“We take it for granted that our conglomerate is some of the most successful artists and producers and writers in music,” Boi-1da says. “We have the relationships where it’s a text away. I can be like, ‘Yo, this Clubhouse is jumping right now, pull up,’ to No I.D. or Metro. We’re all friends.” Simon agrees, adding, “We take for granted the type of access we have. I saw kids tweeting, like, ‘My life is made just being in the same Clubhouse as Drake and 21 Savage.’ 

Verzuz is a highlight of legendary catalog, and we’re more putting a magnifying glass on undiscovered talent. We’re breaking talent instead of highlighting catalog.” - Simon Gebrelul 


The week Loudy Luna participated, she stumbled into a bigger opportunity than she expected. Looking to build connections as an artist and a producer (you can hear some of her music here), she joined the room one Sunday evening, but didn’t realize she would be playing beats for two of the biggest rappers on the planet. “I knew that Metro Boomin was one of the judges, but the week that I had joined, he wasn't a speaker,” she explains. “So I was like, ‘Damn, I was really looking forward to the player beats from Metro.’ But then Drake and 21 Savage came in, and I’m like, ‘Wow, this is amazing.’ That was a great opportunity. After the battle, Drake ended up following me on Instagram, too, which was exciting.”

The industry connections go deeper than Instagram follows from rappers, too. So far, the rooms have been packed with A&Rs, label executives, music writers, and tastemakers who are closely watching for undiscovered talent.

“My notifications were going crazy on Twitter, Clubhouse, and Instagram,” Luna says of the attention she received after the battle. “Everybody was following me, DMing me and everything. It got overwhelming, but it's exciting. I’m still going through my DMs from that day. I’ve been tapped in with a couple producers and artists.”

Even for the contestants who don’t end up winning, though, the experience of participating is a net positive.

“One of the producers who made it to the second round hit me up and was just telling me how he hadn’t been motivated to make music because of everything going on this year,” Boi-1da says. “There’s so much going on in people's lives, having to do certain things to make ends meet. But the fact that he was in the Clubhouse with Drake, 21 Savage, me, Metro, and No I.D., he said he feels like he needs to go on 10 times harder now. Especially at a time like this right now, it means a lot to up-and-coming producers. It’s way harder now to get out there and to network with people with all this social distancing. It’s not like there's events to go to and things to go to.”

As they figure out how to make these battles bigger and better each week, Boi-1da, Cardo, and Simon are using the unique strengths of the Clubhouse app to make improvements. After the third battle, a Clubhouse room was created with the name, “Why was the beat battle so mid?!?!?!?!” All of the organizers quickly joined the conversation and heard feedback from the audience in real time.

“We made this for the people, so it’s only right to give the people's feedback,” Boi-1da says. “Me, Cardo, and Simon are very good at taking constructive criticism. We were just listening to the people, and a lot of them were just saying it was mid because the producers who were brought up weren't playing beats that were up to par.”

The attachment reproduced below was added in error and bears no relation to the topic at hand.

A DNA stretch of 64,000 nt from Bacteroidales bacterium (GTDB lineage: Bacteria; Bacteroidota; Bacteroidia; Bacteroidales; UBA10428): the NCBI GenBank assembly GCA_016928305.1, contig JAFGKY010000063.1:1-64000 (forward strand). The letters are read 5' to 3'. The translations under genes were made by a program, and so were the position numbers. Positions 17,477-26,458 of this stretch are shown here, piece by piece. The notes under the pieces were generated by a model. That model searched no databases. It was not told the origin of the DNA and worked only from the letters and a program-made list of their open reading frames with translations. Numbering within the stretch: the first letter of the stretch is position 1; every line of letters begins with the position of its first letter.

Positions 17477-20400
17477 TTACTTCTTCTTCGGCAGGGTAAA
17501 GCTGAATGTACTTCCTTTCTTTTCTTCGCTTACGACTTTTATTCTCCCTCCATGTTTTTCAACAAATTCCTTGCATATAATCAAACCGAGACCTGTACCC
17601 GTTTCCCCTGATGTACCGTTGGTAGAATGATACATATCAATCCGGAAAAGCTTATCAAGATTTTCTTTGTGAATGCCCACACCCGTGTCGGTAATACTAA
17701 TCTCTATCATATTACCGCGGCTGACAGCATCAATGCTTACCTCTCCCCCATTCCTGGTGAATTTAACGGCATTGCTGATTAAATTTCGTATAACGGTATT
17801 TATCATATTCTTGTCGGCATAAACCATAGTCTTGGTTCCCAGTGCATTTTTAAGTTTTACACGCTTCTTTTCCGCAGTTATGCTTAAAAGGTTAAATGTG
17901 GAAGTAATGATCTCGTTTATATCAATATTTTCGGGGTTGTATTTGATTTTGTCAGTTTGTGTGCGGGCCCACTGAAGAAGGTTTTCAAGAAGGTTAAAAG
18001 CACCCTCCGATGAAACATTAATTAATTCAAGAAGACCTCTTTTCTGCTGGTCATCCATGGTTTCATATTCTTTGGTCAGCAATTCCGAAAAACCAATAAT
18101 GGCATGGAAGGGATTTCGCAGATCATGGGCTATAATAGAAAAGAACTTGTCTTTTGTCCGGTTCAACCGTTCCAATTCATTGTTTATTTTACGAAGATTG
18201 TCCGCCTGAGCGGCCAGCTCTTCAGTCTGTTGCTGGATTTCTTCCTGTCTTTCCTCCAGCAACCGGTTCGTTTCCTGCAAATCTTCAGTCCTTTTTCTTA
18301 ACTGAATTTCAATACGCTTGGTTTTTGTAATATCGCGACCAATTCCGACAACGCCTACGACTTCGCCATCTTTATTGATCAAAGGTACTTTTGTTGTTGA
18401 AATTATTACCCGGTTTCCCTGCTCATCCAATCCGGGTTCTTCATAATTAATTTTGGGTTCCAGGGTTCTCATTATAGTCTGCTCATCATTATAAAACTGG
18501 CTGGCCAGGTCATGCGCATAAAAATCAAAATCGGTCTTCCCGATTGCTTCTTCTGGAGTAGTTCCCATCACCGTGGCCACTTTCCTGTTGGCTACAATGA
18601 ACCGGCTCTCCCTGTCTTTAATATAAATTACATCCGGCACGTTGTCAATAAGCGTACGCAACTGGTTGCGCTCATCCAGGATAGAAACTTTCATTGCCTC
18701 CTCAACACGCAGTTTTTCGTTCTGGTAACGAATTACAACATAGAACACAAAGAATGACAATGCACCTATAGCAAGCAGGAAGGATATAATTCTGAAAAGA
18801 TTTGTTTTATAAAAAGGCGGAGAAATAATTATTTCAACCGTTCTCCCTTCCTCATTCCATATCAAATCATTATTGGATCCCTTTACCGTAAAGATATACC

Taking the feedback from spectators into consideration, they came up with a plan to start holding preliminary rounds between battles, pulling producers up to the stage and giving them a chance to prove themselves before moving on to the main event. In mid-December, they held two preliminary rounds and selected 16 producers who have been slotted into a bracket for the biggest battle yet.

On Sunday, Dec. 20, at 6 p.m. ET, the fourth battle will take place. Boi-1da, Cardo, and Simon promise that major guest judges will be in attendance, and this time there will be prizes. Everyone who shows up to the room (even spectators) will receive free Splice memberships, and prizes will include cash, Xbox Series X, Playstation 5, and a collaborative session with Boi-1da and Cardo.

Looking forward, all three of them reveal big plans for the future of the series. “From a business standpoint, I would say we want to get it as big as possible,” Simon says. “We want to get the biggest partnerships we can, get the most exposure, and help the most kids we can. That's what we do it for, first and foremost. We want to break talent.” Cardo adds, “We hope this serves as motivation for kids out there that have zero placements, but they’re amazing producers. They might not know how to get from where they’re at to the major artists, so we hope we could serve as that bridge.”

Reflecting on his own ascent as a producer, Boi-1da points out, “When I was coming up, there was absolutely nobody to help me or to mentor me other than Battle of the Beatmakers, to get my music out there. So I just want to make this the biggest possible way that producers all over the world get their music played and have a real opportunity.”

It’s working. Seeing firsthand what these battles can do for producers who participate, Luna praises Boi-1da, Cardo, and everyone involved for creating opportunities like this.

“It’s really cool that they're doing this, because there are a lot of big artists and big producers who wouldn’t want to help up-and-comers because they're selfish or insecure that someone would take their spot,” she says. “So it’s cool to me what they’re doing. I really respect it.”